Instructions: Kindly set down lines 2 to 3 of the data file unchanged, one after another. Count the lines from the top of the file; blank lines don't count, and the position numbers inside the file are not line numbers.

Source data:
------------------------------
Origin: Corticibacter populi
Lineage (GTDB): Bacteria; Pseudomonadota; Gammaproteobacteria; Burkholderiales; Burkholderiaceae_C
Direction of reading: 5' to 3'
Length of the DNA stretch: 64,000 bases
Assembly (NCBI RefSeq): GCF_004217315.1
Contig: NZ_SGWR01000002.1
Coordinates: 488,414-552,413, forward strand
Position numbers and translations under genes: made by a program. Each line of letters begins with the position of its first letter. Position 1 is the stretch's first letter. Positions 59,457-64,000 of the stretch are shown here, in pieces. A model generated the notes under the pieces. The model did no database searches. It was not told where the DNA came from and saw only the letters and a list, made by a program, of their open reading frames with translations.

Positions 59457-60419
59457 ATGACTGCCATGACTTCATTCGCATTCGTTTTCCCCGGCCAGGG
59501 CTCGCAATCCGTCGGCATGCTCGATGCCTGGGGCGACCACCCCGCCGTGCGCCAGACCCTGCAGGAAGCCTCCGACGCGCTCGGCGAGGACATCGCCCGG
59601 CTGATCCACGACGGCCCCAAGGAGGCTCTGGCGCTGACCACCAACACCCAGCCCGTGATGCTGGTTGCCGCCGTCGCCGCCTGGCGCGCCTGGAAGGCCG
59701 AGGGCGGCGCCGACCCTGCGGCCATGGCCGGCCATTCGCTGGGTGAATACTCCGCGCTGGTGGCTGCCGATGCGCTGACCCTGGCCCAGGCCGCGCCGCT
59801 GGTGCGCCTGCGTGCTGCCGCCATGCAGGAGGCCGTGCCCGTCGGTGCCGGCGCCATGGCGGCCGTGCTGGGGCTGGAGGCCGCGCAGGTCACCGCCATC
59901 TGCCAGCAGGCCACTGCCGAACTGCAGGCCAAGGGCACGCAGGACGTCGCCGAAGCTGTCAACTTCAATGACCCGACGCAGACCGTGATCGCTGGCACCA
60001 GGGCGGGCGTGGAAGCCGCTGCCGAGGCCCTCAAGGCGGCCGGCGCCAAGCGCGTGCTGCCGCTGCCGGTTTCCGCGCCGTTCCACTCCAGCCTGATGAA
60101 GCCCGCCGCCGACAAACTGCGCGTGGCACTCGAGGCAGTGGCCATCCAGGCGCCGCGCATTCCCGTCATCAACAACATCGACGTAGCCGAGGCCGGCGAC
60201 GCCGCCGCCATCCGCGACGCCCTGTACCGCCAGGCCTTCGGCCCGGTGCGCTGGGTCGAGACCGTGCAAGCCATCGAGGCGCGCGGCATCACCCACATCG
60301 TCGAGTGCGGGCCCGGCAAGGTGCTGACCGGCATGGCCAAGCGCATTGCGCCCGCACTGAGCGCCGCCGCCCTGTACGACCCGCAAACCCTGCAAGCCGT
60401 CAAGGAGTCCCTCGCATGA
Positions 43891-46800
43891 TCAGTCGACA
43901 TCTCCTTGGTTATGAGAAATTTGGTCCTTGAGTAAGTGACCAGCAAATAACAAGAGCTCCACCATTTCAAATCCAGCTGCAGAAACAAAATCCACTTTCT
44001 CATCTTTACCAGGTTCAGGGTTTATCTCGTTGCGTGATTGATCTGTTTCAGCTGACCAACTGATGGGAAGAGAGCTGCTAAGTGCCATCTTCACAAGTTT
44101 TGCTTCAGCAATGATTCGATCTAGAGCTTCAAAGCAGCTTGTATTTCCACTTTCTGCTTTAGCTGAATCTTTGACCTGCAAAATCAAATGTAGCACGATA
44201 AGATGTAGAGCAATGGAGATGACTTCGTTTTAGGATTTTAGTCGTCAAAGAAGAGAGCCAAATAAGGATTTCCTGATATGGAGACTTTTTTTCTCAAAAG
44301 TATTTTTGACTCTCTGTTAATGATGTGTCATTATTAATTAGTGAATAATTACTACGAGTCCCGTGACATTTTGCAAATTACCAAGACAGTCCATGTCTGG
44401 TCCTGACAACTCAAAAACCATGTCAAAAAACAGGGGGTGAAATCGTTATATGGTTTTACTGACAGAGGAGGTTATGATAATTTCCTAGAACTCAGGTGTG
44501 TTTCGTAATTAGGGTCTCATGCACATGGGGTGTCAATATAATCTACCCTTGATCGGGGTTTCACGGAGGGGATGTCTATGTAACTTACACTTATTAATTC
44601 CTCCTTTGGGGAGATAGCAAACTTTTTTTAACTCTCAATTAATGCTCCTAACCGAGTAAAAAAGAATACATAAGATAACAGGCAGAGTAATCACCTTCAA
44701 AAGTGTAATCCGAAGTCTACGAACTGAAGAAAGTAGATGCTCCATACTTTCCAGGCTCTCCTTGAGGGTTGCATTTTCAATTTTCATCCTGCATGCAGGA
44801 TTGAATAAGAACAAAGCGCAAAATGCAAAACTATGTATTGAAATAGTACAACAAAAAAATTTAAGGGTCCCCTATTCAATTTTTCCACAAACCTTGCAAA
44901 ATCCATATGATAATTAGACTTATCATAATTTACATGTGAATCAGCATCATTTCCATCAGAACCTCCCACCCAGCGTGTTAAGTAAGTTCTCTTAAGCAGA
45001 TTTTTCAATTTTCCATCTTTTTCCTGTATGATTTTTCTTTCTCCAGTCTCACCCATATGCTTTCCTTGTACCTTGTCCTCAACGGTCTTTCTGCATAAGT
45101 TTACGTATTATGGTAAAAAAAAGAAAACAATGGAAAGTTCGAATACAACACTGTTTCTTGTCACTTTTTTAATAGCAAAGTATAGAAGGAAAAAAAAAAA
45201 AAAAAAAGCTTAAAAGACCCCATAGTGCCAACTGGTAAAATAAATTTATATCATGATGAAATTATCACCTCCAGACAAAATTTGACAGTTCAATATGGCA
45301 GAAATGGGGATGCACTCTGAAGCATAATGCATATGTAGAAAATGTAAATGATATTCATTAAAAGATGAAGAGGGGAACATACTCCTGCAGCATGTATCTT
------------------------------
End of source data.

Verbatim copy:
Lineage (GTDB): Bacteria; Pseudomonadota; Gammaproteobacteria; Burkholderiales; Burkholderiaceae_C
Direction of reading: 5' to 3'